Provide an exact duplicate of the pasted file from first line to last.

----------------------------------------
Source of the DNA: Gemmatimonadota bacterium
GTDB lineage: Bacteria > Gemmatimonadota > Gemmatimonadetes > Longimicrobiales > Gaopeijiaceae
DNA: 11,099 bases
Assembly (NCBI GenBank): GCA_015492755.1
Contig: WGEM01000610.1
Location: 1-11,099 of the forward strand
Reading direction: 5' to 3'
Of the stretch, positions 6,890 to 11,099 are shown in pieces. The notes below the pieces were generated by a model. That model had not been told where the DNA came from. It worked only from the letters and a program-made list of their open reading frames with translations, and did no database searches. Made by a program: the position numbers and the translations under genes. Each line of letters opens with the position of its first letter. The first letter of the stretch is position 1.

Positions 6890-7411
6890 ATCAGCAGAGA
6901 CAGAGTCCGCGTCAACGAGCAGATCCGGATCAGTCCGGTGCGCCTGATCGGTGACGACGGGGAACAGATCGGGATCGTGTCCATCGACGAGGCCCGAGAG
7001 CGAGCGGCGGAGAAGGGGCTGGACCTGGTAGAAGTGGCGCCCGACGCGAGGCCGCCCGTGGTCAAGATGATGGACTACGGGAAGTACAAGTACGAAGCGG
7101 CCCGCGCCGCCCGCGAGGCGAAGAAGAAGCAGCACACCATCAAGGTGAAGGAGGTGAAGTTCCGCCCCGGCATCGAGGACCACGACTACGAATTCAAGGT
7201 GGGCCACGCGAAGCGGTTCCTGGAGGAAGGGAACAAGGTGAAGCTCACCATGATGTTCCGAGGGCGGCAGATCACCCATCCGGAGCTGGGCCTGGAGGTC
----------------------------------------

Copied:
Source of the DNA: Gemmatimonadota bacterium
GTDB lineage: Bacteria > Gemmatimonadota > Gemmatimonadetes > Longimicrobiales > Gaopeijiaceae
DNA: 11,099 bases
Assembly (NCBI GenBank): GCA_015492755.1
Contig: WGEM01000610.1
Location: 1-11,099 of the forward strand
Reading direction: 5' to 3'
Of the stretch, positions 6,890 to 11,099 are shown in pieces. The notes below the pieces were generated by a model. That model had not been told where the DNA came from. It worked only from the letters and a program-made list of their open reading frames with translations, and did no database searches. Made by a program: the position numbers and the translations under genes. Each line of letters opens with the position of its first letter. The first letter of the stretch is position 1.

Positions 6890-7411
6890 ATCAGCAGAGA
6901 CAGAGTCCGCGTCAACGAGCAGATCCGGATCAGTCCGGTGCGCCTGATCGGTGACGACGGGGAACAGATCGGGATCGTGTCCATCGACGAGGCCCGAGAG
7001 CGAGCGGCGGAGAAGGGGCTGGACCTGGTAGAAGTGGCGCCCGACGCGAGGCCGCCCGTGGTCAAGATGATGGACTACGGGAAGTACAAGTACGAAGCGG
7101 CCCGCGCCGCCCGCGAGGCGAAGAAGAAGCAGCACACCATCAAGGTGAAGGAGGTGAAGTTCCGCCCCGGCATCGAGGACCACGACTACGAATTCAAGGT
7201 GGGCCACGCGAAGCGGTTCCTGGAGGAAGGGAACAAGGTGAAGCTCACCATGATGTTCCGAGGGCGGCAGATCACCCATCCGGAGCTGGGCCTGGAGGTC